Towards a blood test for early-stage liver disease

One in four people in Western and Asian societies develop a build-up of fat in the liver as a result of an unhealthy diet. This disease – referred to as non-alcoholic fatty liver disease (NAFLD) – causes no symptoms initially but can develop into end-stage liver cirrhosis with limited treatment options. A discovery, published today in Molecular Systems Biology, paves the way for a simple blood test to detect early stages of NAFLD, opening up the possibility of preventing the development of liver cirrhosis through lifestyle changes or pharmaceutical intervention.

The liver is an important organ, filtering toxic substances from the body and producing proteins required for digestion, blood clotting, and other important physiological functions. “The liver is very resilient and capable of regenerating itself, which may be the reason why liver damages due to excessive fat deposition can go undetected for a long time,” says EMBO Member Matthias Mann of the Max Planck Institute of Biochemistry in Martinsried, Germany, and the University of Copenhagen, Denmark, who led the study. However, when damage accumulates liver function eventually starts to fail.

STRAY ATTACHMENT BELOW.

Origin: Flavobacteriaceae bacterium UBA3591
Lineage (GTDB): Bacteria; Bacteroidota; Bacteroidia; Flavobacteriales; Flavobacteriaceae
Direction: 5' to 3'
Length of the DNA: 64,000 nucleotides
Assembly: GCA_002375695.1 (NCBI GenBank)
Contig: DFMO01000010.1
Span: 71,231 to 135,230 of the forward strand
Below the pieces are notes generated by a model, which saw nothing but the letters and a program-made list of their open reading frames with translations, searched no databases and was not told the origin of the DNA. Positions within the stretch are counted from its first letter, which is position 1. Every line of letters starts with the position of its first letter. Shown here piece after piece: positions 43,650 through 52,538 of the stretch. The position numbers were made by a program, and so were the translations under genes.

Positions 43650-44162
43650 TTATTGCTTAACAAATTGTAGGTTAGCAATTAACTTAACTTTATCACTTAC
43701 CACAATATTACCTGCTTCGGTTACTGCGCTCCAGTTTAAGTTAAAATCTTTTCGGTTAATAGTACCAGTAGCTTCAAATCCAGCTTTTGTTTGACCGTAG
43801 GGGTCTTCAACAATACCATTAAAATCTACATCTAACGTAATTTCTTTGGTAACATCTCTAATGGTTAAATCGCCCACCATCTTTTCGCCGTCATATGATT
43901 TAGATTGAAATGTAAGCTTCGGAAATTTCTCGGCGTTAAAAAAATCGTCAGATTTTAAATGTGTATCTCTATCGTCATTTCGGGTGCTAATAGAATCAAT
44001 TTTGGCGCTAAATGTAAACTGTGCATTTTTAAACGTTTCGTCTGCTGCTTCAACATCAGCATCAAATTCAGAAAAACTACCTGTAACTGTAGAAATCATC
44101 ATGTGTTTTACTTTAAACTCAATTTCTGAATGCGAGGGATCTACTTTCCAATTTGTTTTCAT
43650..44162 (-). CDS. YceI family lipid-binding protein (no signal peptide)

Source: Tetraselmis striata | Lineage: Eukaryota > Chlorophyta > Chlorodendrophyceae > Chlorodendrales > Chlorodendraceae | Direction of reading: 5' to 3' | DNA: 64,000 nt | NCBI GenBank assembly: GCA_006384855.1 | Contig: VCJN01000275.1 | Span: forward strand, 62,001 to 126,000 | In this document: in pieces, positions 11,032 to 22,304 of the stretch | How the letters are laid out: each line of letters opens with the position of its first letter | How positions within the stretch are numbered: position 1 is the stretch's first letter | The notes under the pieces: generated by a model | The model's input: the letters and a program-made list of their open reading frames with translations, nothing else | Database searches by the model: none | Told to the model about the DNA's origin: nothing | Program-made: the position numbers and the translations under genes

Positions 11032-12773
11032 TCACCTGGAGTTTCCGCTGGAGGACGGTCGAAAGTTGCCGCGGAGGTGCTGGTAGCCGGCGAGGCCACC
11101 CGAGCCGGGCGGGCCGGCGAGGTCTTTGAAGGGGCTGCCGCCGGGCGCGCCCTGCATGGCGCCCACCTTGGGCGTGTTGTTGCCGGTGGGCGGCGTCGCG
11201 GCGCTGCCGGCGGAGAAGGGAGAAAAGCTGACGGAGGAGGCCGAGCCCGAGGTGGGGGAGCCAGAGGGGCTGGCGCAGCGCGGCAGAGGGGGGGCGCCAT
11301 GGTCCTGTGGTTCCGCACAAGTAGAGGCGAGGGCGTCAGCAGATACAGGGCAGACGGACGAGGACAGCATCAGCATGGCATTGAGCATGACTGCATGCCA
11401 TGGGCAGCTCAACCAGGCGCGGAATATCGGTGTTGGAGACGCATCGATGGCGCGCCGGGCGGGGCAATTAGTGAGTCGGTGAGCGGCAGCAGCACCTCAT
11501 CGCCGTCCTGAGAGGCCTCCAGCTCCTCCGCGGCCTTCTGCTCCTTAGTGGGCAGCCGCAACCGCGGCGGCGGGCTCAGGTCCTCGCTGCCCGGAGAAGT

To date, the standard procedure for diagnosing NAFLD is liver biopsy – a cumbersome and costly procedure that can lead to complications. Non-invasive methods that reliably detect early stage NAFLD are therefore urgently required.

Matthias Mann and his colleagues investigated the plasma proteome – the entire set of proteins present in the blood plasma – of NAFLD patients. Using sophisticated mass spectrometry technologies, they uncovered a set of proteins that accumulate in the plasma of patients with non-symptomatic NAFLD.

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